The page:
Under the category of “abundance of musical riches,” there are two fantastic series about music airing on PBS right now. You probably already know about one of them, but another, which many readers will like even better, is getting far less press.
The first program is the wonderful Ken Burns documentary series, Country Music, which runs for an astounding 16 hours while uncovering biographical detail on the artists that established each important country sub-genre: the Carter Family, Jimmie Rodgers, Bob Wills, Hank Williams, Patsy Cline, Johnny Cash, Merle Haggard, Loretta Lynn, and on and on. At one point, they even dive into the Nudie Suit phenomenon.
Of particular interest is how Burns digs into the new-at-the-time technology of AM radio and its impact in spreading the music and culture far and wide. I’d heard stories from my Iowa-raised father of tuning into radio stations from south of the Texas border during the 30s and 40s; early episodes reveal the facts behind many of them.
Punctuating the historical film and video performances are interviews with living country artists who help put things in context. Marty Stuart stands out as he describes important milestones and details with enthusiasm.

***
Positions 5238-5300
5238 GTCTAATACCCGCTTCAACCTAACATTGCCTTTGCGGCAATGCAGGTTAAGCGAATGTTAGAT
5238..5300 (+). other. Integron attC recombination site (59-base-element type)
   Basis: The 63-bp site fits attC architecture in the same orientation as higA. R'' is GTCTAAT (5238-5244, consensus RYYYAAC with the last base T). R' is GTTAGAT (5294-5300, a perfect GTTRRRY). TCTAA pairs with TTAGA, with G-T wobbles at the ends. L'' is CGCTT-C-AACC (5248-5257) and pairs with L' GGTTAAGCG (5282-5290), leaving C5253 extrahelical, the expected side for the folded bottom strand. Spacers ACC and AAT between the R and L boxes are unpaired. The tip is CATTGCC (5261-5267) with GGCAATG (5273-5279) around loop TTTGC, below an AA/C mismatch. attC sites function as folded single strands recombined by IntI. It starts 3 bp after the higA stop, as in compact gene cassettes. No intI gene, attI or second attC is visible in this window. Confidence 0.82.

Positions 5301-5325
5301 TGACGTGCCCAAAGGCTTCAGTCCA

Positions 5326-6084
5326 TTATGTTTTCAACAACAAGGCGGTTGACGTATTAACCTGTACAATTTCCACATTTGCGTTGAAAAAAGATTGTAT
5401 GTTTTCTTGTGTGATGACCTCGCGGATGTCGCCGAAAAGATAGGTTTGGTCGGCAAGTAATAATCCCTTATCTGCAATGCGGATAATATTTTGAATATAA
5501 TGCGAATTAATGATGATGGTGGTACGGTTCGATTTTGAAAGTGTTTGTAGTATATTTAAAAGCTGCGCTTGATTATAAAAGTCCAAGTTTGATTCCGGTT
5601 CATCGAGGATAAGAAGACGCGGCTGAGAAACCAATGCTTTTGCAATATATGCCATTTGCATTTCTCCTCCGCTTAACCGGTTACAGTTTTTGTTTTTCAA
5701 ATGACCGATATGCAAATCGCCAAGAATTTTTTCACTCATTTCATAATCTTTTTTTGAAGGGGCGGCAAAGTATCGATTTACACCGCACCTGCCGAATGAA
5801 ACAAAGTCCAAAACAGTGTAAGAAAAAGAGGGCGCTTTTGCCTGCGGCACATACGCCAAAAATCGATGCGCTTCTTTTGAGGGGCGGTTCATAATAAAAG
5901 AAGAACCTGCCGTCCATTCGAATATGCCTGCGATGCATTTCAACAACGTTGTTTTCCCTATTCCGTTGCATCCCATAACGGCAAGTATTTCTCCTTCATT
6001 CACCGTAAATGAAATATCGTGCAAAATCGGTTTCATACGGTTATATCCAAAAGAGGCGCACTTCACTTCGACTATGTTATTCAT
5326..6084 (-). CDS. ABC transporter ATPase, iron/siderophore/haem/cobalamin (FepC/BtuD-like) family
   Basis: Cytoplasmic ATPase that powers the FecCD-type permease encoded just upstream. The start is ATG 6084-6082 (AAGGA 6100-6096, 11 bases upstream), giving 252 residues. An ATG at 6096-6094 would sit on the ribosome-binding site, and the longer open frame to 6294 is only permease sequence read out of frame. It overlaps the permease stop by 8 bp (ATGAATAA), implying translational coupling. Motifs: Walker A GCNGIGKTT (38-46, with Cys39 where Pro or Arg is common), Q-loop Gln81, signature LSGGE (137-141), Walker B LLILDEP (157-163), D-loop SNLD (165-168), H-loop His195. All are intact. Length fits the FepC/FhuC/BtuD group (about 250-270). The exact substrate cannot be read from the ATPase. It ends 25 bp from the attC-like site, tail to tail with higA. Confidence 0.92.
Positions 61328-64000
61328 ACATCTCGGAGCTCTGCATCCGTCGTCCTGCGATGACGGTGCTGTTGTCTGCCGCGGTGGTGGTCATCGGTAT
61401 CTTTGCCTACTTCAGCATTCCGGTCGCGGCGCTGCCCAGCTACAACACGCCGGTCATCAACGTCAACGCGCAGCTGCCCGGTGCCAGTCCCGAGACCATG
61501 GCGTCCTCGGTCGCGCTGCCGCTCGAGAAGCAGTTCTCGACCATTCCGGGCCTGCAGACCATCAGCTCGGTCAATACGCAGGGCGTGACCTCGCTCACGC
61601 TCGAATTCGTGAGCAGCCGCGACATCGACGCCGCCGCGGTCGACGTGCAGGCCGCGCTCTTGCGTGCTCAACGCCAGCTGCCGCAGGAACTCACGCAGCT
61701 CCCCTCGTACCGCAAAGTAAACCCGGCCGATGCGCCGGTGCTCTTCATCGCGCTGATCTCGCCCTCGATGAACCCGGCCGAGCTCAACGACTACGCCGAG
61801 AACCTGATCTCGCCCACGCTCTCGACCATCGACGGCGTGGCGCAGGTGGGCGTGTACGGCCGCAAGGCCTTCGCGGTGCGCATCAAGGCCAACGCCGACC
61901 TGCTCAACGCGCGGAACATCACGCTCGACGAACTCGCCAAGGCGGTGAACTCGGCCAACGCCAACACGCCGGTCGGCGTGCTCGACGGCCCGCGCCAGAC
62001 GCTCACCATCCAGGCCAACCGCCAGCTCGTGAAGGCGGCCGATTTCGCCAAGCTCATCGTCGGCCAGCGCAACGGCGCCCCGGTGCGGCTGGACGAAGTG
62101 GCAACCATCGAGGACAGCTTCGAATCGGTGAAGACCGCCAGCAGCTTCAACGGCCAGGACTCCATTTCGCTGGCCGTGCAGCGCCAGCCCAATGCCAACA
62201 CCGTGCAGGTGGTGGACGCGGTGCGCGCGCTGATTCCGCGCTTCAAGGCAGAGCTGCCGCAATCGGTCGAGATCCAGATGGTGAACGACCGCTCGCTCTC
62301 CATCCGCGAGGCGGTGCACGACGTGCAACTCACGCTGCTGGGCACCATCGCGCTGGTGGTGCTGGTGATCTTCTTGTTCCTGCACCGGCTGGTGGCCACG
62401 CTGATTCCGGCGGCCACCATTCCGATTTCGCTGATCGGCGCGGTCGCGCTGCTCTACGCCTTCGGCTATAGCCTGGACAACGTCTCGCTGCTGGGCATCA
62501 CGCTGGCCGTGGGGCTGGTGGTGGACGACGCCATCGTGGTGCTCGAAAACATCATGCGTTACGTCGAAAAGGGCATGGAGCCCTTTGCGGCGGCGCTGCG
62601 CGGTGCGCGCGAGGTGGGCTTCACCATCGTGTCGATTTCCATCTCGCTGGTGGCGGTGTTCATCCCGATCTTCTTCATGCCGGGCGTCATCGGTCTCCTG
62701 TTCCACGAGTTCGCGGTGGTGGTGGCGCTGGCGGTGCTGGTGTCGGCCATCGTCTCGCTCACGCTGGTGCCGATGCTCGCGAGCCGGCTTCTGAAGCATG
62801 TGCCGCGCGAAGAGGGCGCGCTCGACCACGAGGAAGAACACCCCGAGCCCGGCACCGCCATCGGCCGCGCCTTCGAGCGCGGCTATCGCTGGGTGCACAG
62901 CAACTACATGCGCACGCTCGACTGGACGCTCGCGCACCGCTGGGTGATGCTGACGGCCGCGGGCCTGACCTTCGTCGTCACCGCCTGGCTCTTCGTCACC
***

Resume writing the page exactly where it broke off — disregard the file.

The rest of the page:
At the other end of the musical spectrum is a must-see series for anyone curious about classical music: violinist and conductor Scott Yoo’s four-part Now Hear This, presented under the PBS Great Performances banner.
Each one-hour episode covers a single composer: Vivaldi, Bach, and Scarlatti so far (the final episode airs tonight – though you can stream all of them online). Seeing Yoo is like watching the energizer bunny with a violin strapped on as he bounces around the major music centers of Europe. Every step of the way, he finds local musicians to collaborate with, bringing the music alive in bursts of inspired, often impromptu playing.
The secret to the series’ success is the incredible musicians Yoo conjures up from his musical Rolodex as he traces each composer’s story. The short and varied performances are jaw-dropping and often feature period instruments in their original locations. It doesn’t matter if you find classical music boring; you’ll be riveted watching these humans play.
You can stream the episodes free right now via the PBS website or app. The free online version is scheduled to expire on October 18, so jump on it while you can see (and hear) it.